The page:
ROBERT CRAWFORD (b.1925): String Quartets No. 1, Op. 4, No. 2, Op. 8 and No. 3.
Catalogue Number: 05N061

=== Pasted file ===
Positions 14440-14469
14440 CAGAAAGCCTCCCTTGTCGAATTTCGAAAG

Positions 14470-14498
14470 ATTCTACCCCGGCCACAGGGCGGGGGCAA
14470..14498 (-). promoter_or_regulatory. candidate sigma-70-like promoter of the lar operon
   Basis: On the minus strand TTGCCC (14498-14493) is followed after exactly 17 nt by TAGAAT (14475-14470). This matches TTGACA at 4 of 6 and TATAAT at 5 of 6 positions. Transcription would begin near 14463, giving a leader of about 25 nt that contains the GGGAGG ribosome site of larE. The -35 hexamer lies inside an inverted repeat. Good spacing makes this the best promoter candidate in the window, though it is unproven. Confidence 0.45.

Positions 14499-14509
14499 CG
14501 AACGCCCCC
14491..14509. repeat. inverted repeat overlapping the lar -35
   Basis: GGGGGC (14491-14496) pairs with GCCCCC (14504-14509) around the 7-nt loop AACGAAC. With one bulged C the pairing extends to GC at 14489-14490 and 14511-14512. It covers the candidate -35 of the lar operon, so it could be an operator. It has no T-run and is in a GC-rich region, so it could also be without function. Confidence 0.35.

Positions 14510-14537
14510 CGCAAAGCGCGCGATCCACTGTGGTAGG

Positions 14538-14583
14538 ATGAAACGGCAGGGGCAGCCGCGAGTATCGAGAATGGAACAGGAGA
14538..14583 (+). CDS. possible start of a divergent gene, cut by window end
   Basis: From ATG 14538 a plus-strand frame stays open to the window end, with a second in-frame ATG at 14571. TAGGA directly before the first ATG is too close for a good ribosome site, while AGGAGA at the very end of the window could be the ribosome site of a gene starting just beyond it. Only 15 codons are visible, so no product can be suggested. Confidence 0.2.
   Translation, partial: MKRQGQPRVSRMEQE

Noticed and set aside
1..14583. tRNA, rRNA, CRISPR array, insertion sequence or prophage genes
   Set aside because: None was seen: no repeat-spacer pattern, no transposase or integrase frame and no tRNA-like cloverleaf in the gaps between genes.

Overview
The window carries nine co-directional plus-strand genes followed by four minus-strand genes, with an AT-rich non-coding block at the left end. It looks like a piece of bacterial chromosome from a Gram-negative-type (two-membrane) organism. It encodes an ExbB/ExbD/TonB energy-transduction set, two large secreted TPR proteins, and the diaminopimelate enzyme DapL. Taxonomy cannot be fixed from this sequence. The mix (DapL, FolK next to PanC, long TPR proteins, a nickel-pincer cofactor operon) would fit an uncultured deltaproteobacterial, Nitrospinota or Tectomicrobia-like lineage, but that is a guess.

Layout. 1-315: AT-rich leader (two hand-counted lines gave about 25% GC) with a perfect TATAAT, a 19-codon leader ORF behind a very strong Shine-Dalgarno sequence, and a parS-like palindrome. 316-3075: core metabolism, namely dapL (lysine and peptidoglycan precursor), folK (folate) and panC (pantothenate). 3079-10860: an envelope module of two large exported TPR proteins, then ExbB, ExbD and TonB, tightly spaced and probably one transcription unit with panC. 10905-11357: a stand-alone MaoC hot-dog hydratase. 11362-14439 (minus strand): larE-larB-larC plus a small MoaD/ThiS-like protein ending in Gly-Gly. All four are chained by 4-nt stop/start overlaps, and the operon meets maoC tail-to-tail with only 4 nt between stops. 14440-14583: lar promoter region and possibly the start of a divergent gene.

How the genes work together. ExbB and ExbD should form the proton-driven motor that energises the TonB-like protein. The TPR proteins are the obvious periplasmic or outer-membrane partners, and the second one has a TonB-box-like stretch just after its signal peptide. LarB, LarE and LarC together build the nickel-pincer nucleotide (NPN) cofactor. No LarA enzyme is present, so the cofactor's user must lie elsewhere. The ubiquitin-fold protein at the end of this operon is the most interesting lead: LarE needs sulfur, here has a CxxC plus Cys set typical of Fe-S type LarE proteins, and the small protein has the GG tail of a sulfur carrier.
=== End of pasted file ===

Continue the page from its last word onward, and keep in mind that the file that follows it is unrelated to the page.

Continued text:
Description: Crawford’s idiom is a firmly tonal one, with a constant, and skillfully judged, tension between levels of dissonance and consonance providing drama and direction. A student of Frankel and influenced by Walton and Bartók, the composer inherited a hard-edged clarity and economy, and although his quartets are more conventional than Bartók’s, hey inhabit a similar harmonic realm. The large First builds a substantial first movement from continuous variation of limited material. A tense slow movement provides the dramatic heart of the piece, followed by a sotto voce, scurrying scherzo and an austere fugal finale. The Second’s first movement is built on a 12-note ground bass, a rare concession to serialism and irrelevant to the work’s harmonic language, which is firmly tonal. Tempi and tension increase as the quartet progresses, culminating in an energetic rondo. 50 years later, the Third is recognisably by the same composer, with a tendency toward greater acerbity and austerity to the harmonies, but featuring the same contrapuntal tension and varied treatment of economical thematic material. Edinburgh Quartet.